What Do Bearded Dragons Eat?

In recent times, one type and species of lizards that have grown in popularity is the bearded dragon. Their dragon-like characteristics have gotten the attention of reptile enthusiasts.

Just like any pet in captivity, it is essential and fundamental to their health that they are fed a nutritious and healthy diet. So, the question you may want to ask is what do bearded dragons eat?

In this article, we will go over all you need to know about the dietary habits of bearded dragons.


What Do Bearded Dragons Eat?

What Do Bearded Dragons Eat

Bearded dragons are omnivorous and opportunistic feeders. In the wild, this means they practically are able to feed on both plant and animal matter found around them. In captivity, this translates to feeding on live insects and an assortment of fruits and vegetables.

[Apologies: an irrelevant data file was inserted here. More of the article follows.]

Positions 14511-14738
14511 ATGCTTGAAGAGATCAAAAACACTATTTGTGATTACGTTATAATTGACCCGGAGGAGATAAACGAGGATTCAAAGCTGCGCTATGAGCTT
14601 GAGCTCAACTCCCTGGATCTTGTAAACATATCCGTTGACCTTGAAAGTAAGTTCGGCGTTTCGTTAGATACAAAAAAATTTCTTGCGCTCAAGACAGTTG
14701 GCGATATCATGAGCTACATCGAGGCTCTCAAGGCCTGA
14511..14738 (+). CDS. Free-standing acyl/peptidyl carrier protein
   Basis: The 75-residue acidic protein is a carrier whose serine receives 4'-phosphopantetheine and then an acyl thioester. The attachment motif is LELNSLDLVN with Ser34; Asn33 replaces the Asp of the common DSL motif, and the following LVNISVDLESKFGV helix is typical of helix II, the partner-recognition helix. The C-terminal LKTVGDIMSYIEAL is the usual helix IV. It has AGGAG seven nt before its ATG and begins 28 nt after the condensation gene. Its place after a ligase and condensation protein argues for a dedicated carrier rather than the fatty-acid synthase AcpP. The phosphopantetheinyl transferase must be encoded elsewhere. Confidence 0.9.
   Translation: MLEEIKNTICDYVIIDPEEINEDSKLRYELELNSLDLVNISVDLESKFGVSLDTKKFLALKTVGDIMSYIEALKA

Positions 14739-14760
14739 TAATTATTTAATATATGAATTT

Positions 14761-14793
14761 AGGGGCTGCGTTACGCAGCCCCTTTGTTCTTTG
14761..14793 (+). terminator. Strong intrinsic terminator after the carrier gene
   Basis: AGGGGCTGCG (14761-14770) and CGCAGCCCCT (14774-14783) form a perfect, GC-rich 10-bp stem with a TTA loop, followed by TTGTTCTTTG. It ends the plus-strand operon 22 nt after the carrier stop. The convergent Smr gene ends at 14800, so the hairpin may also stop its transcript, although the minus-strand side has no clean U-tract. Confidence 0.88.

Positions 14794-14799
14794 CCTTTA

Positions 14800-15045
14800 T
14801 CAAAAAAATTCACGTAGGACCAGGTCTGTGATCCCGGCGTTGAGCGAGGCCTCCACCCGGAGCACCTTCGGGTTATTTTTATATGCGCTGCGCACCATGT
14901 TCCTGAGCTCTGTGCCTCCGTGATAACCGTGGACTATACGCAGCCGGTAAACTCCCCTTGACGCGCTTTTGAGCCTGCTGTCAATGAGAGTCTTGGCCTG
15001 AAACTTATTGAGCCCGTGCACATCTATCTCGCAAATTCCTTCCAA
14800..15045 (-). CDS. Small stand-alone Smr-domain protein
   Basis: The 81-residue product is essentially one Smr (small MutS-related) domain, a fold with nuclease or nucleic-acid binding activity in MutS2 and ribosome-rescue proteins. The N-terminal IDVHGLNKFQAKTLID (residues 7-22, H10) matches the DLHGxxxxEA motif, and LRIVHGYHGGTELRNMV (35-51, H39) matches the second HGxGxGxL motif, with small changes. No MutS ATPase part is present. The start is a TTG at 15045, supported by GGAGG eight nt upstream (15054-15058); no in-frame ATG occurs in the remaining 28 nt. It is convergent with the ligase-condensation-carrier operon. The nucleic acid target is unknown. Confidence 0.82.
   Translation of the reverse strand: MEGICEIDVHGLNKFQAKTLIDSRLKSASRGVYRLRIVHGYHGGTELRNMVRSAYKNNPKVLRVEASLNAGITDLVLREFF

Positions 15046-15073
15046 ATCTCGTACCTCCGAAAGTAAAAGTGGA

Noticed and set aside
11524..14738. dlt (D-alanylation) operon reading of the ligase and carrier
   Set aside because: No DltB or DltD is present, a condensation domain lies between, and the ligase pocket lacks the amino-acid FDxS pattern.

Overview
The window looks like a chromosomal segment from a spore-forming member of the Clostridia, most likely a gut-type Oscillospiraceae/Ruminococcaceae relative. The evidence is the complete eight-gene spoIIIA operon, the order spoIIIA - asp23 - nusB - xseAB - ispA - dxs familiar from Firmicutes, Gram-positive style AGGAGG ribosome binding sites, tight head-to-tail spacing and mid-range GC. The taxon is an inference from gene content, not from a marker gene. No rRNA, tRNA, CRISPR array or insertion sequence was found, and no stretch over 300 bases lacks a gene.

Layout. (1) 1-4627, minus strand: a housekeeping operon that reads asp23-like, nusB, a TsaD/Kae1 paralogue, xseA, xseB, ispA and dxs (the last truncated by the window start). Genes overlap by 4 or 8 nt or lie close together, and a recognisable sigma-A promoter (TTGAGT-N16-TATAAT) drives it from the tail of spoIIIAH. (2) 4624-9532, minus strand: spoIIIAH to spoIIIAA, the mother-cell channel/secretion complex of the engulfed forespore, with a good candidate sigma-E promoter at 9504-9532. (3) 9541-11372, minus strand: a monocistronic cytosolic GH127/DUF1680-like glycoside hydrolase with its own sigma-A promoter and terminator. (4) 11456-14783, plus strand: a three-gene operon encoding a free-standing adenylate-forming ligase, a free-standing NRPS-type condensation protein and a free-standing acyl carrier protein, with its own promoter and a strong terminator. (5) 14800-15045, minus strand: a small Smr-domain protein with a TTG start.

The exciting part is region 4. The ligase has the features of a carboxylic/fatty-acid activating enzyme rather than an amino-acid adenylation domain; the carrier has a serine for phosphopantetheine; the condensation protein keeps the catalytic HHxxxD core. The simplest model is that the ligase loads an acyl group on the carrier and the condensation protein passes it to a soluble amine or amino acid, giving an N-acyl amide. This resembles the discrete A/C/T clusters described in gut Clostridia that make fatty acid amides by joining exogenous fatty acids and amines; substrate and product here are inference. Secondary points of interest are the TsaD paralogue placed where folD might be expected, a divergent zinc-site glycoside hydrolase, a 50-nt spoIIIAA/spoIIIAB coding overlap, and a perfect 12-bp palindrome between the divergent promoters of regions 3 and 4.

To know what to feed your beardie, it is important that you are familiar with what they eat in the wild. As much as possible, you want to replicate this habit/lifestyle when kept in captivity.

Although not extensive, studies have been able to provide a clue to what bearded dragons consume in the wild by looking into the content flushed out of their stomachs.

It was found that insects (mostly termites) constitute 61% of the diet. The rest of the content was made of plant matter. This suggests that this reptile and type of lizard are opportunistic feeders. That is to say that they are always ready to consume any food that is available.

Simply said, bearded dragons are omnivorous and in captivity, this translates to feeding on live insects and an assortment of fruits and vegetables.

This is to say that their food should consist of both animal and plant-based materials. It can be overwhelming and complicated for some inexperienced owners as the ratio between these two food materials varies at every stage of their life.

As a general guideline, their diet can consist of about 50% of both of these food sources/materials.